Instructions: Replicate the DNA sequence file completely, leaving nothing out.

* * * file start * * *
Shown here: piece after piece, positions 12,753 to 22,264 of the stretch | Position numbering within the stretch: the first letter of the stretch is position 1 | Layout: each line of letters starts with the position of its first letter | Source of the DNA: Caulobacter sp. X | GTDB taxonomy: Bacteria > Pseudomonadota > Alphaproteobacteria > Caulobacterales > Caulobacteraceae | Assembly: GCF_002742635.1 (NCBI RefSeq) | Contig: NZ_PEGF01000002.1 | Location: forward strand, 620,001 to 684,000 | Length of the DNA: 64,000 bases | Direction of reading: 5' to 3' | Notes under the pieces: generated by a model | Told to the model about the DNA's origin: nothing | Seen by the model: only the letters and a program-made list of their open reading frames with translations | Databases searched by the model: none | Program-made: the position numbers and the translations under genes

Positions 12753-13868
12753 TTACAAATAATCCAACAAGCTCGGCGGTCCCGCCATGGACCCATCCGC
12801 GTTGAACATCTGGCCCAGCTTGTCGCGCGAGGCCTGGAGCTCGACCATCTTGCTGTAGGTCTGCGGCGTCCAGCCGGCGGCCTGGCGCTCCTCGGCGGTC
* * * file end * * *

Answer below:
Shown here: piece after piece, positions 12,753 to 22,264 of the stretch | Position numbering within the stretch: the first letter of the stretch is position 1 | Layout: each line of letters starts with the position of its first letter | Source of the DNA: Caulobacter sp. X | GTDB taxonomy: Bacteria > Pseudomonadota > Alphaproteobacteria > Caulobacterales > Caulobacteraceae | Assembly: GCF_002742635.1 (NCBI RefSeq) | Contig: NZ_PEGF01000002.1 | Location: forward strand, 620,001 to 684,000 | Length of the DNA: 64,000 bases | Direction of reading: 5' to 3' | Notes under the pieces: generated by a model | Told to the model about the DNA's origin: nothing | Seen by the model: only the letters and a program-made list of their open reading frames with translations | Databases searched by the model: none | Program-made: the position numbers and the translations under genes

Positions 12753-13868
12753 TTACAAATAATCCAACAAGCTCGGCGGTCCCGCCATGGACCCATCCGC
12801 GTTGAACATCTGGCCCAGCTTGTCGCGCGAGGCCTGGAGCTCGACCATCTTGCTGTAGGTCTGCGGCGTCCAGCCGGCGGCCTGGCGCTCCTCGGCGGTC